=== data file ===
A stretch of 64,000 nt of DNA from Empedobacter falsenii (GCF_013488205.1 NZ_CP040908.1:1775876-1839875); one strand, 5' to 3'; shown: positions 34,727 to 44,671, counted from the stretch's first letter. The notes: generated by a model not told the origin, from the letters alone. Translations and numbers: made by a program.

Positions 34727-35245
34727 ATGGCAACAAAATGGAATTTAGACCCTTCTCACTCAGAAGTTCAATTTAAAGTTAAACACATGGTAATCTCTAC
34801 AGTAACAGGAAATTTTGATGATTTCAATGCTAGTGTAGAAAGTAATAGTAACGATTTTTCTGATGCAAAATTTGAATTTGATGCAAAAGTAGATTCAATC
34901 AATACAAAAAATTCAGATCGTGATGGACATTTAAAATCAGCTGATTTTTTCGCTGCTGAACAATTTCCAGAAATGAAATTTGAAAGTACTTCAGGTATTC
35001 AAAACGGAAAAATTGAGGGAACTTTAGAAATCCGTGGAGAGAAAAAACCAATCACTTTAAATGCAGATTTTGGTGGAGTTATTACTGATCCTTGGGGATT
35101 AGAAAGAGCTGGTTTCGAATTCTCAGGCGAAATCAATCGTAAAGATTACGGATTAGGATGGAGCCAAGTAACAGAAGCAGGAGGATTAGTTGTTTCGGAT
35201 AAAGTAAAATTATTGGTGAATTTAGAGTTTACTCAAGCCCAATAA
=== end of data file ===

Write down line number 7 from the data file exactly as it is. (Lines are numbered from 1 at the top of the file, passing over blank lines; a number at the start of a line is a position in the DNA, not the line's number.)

35101 AGAAAGAGCTGGTTTCGAATTCTCAGGCGAAATCAATCGTAAAGATTACGGATTAGGATGGAGCCAAGTAACAGAAGCAGGAGGATTAGTTGTTTCGGAT